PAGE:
The changes in population dynamics resulting in mi-
gration to urban settlements and postponement of child-
bearing to allow for career attainment, has made preg-
nancy and childbearing at very early ages an unfavorable
and an uncherish tradition contrary to what it was gen-
erations ago. The resultant delay in marriage coupled
with low contraceptive prevalence typical of most de-
veloping countries, results in unwanted pregnancy [2]. It
is estimated that nearly 70,000 women die annually from
complications of unsafe abortion around the world. Over
69,000 of these deaths occur in developing countries while
23,000 occur in sub-Saharan African countries alone, re-
presenting an estimated 680 deaths per 100,000 abortion
procedures in Africa [3].
Misoprostol, an orally active prostaglandin E1 analog
was introduced into Nigeria medical practice for the
management of peptic ulcer disease and lately for the
prevention of postpartum haemorrhage. However, other
countries have extended its use to some women prob-
lems like abortion, uterine evacuation and labour induc-
tion [4]. In Nigeria, the restrictive abortion law in place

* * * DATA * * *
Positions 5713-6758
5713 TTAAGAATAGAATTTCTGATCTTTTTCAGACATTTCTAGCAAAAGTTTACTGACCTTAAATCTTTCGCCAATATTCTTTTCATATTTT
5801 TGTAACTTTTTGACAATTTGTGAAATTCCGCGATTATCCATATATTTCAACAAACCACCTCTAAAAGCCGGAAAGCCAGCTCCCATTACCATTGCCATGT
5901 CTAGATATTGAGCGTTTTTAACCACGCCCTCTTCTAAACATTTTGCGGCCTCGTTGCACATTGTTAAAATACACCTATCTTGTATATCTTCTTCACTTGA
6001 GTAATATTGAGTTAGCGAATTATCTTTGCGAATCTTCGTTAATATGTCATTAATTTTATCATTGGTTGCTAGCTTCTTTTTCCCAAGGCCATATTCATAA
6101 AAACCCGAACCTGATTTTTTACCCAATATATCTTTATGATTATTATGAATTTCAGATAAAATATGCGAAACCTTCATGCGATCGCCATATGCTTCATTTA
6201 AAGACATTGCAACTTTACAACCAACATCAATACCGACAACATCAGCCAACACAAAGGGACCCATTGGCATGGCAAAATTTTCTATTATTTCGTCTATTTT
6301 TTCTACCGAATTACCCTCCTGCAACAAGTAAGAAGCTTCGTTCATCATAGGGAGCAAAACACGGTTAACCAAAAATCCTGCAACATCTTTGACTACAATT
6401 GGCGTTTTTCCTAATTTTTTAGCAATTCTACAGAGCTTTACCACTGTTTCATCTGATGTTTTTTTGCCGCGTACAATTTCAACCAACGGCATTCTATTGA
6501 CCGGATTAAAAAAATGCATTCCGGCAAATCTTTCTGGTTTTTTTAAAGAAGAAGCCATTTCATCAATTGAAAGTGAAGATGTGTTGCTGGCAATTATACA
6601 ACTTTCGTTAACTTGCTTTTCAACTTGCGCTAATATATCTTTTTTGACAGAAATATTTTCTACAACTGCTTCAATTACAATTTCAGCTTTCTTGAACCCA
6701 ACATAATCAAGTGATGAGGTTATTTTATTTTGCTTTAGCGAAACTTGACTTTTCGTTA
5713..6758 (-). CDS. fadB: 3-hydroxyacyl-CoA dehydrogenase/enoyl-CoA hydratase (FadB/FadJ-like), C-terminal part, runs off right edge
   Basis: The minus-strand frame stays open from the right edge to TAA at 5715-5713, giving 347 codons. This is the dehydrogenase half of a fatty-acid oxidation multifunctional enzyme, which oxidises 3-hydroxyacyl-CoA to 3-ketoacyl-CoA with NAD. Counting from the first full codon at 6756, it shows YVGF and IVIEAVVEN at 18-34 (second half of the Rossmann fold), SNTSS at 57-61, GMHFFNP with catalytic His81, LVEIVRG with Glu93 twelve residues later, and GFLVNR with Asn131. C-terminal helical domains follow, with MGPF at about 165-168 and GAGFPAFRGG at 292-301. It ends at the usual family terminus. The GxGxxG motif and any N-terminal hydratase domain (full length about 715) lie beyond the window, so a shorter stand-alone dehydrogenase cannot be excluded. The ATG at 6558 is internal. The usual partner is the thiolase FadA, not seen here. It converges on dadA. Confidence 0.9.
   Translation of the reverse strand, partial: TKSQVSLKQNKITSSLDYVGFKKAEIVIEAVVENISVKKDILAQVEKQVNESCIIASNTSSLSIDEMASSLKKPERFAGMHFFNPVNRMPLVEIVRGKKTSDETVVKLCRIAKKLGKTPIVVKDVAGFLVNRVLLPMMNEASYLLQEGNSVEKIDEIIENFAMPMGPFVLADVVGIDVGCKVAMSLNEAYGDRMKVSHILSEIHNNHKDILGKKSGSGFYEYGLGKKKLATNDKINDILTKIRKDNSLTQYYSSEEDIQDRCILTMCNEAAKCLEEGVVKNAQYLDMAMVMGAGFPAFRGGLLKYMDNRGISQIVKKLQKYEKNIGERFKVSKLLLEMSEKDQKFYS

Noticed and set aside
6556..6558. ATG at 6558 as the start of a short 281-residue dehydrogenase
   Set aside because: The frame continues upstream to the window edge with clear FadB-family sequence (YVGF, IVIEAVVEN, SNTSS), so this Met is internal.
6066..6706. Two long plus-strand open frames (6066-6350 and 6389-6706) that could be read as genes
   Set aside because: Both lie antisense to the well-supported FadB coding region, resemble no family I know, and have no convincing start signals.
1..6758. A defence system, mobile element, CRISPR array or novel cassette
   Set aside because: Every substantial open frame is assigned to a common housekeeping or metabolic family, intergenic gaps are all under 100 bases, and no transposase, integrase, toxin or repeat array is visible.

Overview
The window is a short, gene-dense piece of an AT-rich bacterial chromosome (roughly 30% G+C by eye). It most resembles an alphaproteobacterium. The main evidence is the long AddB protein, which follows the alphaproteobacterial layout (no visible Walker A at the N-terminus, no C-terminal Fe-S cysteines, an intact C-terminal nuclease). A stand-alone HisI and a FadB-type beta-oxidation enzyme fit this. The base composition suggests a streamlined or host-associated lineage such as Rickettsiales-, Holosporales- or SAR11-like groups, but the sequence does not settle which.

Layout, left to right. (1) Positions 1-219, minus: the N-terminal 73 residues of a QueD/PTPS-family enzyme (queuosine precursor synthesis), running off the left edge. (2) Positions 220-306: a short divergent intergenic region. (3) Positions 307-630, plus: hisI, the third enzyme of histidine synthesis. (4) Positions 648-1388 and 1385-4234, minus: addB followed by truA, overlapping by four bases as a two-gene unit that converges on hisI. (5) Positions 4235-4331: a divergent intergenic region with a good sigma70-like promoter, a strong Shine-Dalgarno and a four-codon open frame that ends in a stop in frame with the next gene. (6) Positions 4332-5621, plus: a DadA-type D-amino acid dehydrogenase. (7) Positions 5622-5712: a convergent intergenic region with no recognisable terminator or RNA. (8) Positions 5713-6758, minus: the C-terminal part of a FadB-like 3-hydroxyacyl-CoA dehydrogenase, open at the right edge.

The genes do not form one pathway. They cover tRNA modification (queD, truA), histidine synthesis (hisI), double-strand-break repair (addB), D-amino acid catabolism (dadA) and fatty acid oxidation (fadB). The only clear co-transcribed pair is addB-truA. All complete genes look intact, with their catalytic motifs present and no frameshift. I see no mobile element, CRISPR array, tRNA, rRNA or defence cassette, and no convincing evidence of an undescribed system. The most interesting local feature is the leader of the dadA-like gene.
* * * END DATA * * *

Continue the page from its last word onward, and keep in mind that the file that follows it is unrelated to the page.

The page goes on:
may encourage unsupervised use of misoprostol as an
abortifacient. With this background, we studied adoles-
cents presenting with complications of abortions fol-
lowing the use of self prescribed misoprostol in an at-
A. G. Adesiyun et al. / Open Journal of Obstetrics and Gynecology 1 (2011) 234-237 235
tempt to induce an abortion.
This was a descriptive observational case series of 31 a-
dolescents that presented with complications of abortion
following unsupervised use of misoprostol as an aborti-
facient. The patients were managed in Ahmadu Bello
University Teaching Hospital, 345 Aeromedical Hospital
and Alba Hospital, all located in Kaduna city, Northern
Nigeria. The patients were seen between January 2005
and December 2008. All the patients obtained misopros-
tol medication without prescription. The cases were di-
vided into 2 categories; mild and severe complications.
Mild cases include those with temperature less than
100 F with absence of rigors, shock or generalized peri-
tonitis. Severe cases are those with impending/early en-
dotoxic shock, temperature greater than 100 F or sub-
normal, generalized peritonitis and evidence of bowel or
bladder injury. For this study, anaemia was defined as
hemoglobin level less than 10 grams per deciliter. The
patients all had ultrasound examination to confirm in-
complete abortion. Duration of pregnancy expressed in
months was based on patient’s estimation from last men-
strual period.
The patients were either managed as out-patient or in-
patient basis. Out-patient management was offered to tho-
se with mild cases and these include: uterine vacuum as-
piration, oral antibiotic, analgesia, and oral haematinics